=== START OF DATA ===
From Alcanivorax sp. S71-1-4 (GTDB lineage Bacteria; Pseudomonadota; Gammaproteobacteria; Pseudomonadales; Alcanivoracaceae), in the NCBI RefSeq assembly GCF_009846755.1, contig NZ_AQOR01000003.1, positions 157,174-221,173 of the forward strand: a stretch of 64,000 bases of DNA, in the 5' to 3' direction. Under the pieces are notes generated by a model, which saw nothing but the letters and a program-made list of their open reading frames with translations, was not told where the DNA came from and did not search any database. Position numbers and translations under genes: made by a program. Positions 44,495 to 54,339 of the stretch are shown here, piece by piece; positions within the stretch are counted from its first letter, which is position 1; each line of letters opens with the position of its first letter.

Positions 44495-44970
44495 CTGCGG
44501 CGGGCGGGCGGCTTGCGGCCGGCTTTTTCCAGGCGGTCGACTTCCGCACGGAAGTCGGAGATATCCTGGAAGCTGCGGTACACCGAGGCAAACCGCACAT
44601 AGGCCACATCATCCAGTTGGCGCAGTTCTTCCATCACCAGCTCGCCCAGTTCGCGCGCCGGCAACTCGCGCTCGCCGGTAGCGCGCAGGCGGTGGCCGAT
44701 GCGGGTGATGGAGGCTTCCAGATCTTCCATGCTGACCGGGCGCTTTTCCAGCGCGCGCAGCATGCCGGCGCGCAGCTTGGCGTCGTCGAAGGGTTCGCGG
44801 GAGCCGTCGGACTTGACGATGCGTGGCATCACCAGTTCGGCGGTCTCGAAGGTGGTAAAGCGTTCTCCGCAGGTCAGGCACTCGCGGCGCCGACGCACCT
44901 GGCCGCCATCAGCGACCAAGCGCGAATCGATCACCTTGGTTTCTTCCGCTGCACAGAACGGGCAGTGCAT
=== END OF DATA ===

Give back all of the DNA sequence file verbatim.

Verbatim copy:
From Alcanivorax sp. S71-1-4 (GTDB lineage Bacteria; Pseudomonadota; Gammaproteobacteria; Pseudomonadales; Alcanivoracaceae), in the NCBI RefSeq assembly GCF_009846755.1, contig NZ_AQOR01000003.1, positions 157,174-221,173 of the forward strand: a stretch of 64,000 bases of DNA, in the 5' to 3' direction. Under the pieces are notes generated by a model, which saw nothing but the letters and a program-made list of their open reading frames with translations, was not told where the DNA came from and did not search any database. Position numbers and translations under genes: made by a program. Positions 44,495 to 54,339 of the stretch are shown here, piece by piece; positions within the stretch are counted from its first letter, which is position 1; each line of letters opens with the position of its first letter.

Positions 44495-44970
44495 CTGCGG
44501 CGGGCGGGCGGCTTGCGGCCGGCTTTTTCCAGGCGGTCGACTTCCGCACGGAAGTCGGAGATATCCTGGAAGCTGCGGTACACCGAGGCAAACCGCACAT
44601 AGGCCACATCATCCAGTTGGCGCAGTTCTTCCATCACCAGCTCGCCCAGTTCGCGCGCCGGCAACTCGCGCTCGCCGGTAGCGCGCAGGCGGTGGCCGAT
44701 GCGGGTGATGGAGGCTTCCAGATCTTCCATGCTGACCGGGCGCTTTTCCAGCGCGCGCAGCATGCCGGCGCGCAGCTTGGCGTCGTCGAAGGGTTCGCGG
44801 GAGCCGTCGGACTTGACGATGCGTGGCATCACCAGTTCGGCGGTCTCGAAGGTGGTAAAGCGTTCTCCGCAGGTCAGGCACTCGCGGCGCCGACGCACCT
44901 GGCCGCCATCAGCGACCAAGCGCGAATCGATCACCTTGGTTTCTTCCGCTGCACAGAACGGGCAGTGCAT